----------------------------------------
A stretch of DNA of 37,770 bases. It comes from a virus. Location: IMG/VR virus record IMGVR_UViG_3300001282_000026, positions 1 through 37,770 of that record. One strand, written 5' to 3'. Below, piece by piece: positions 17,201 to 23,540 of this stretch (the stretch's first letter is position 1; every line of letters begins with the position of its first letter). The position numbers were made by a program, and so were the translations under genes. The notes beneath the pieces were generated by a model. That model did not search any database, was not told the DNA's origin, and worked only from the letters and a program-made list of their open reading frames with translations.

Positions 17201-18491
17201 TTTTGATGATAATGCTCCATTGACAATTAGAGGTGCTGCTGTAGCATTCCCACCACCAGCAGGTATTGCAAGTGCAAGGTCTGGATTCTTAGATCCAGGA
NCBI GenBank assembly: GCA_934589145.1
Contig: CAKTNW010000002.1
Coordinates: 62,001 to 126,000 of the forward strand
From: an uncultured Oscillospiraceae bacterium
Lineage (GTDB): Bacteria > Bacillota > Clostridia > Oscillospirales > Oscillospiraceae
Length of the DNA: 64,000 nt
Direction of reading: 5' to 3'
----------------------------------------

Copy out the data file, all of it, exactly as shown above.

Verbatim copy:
A stretch of DNA of 37,770 bases. It comes from a virus. Location: IMG/VR virus record IMGVR_UViG_3300001282_000026, positions 1 through 37,770 of that record. One strand, written 5' to 3'. Below, piece by piece: positions 17,201 to 23,540 of this stretch (the stretch's first letter is position 1; every line of letters begins with the position of its first letter). The position numbers were made by a program, and so were the translations under genes. The notes beneath the pieces were generated by a model. That model did not search any database, was not told the DNA's origin, and worked only from the letters and a program-made list of their open reading frames with translations.

Positions 17201-18491
17201 TTTTGATGATAATGCTCCATTGACAATTAGAGGTGCTGCTGTAGCATTCCCACCACCAGCAGGTATTGCAAGTGCAAGGTCTGGATTCTTAGATCCAGGA
NCBI GenBank assembly: GCA_934589145.1
Contig: CAKTNW010000002.1
Coordinates: 62,001 to 126,000 of the forward strand
From: an uncultured Oscillospiraceae bacterium
Lineage (GTDB): Bacteria > Bacillota > Clostridia > Oscillospirales > Oscillospiraceae
Length of the DNA: 64,000 nt
Direction of reading: 5' to 3'